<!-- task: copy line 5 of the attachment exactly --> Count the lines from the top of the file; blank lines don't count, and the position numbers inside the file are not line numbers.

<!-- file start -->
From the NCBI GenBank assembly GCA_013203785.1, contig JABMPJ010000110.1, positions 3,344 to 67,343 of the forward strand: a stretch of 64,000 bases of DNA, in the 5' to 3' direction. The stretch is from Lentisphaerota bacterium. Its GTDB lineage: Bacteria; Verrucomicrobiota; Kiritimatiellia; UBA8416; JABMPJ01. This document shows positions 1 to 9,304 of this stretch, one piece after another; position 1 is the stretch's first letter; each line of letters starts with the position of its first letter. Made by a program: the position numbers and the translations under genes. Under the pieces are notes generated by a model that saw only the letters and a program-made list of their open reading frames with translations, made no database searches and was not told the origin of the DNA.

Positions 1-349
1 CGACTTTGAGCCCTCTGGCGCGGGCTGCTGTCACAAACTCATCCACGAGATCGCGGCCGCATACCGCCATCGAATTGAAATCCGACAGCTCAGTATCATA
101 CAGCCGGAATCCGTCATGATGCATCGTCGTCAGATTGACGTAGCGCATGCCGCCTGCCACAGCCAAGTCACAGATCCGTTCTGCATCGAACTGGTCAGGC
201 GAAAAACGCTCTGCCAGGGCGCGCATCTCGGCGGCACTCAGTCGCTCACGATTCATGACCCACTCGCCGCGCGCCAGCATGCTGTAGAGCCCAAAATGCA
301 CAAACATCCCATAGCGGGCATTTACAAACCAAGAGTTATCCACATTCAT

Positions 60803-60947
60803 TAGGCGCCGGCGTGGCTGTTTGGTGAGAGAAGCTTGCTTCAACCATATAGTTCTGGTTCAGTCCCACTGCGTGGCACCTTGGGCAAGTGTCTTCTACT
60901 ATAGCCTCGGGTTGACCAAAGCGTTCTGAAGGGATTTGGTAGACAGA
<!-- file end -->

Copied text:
201 GAAAAACGCTCTGCCAGGGCGCGCATCTCGGCGGCACTCAGTCGCTCACGATTCATGACCCACTCGCCGCGCGCCAGCATGCTGTAGAGCCCAAAATGCA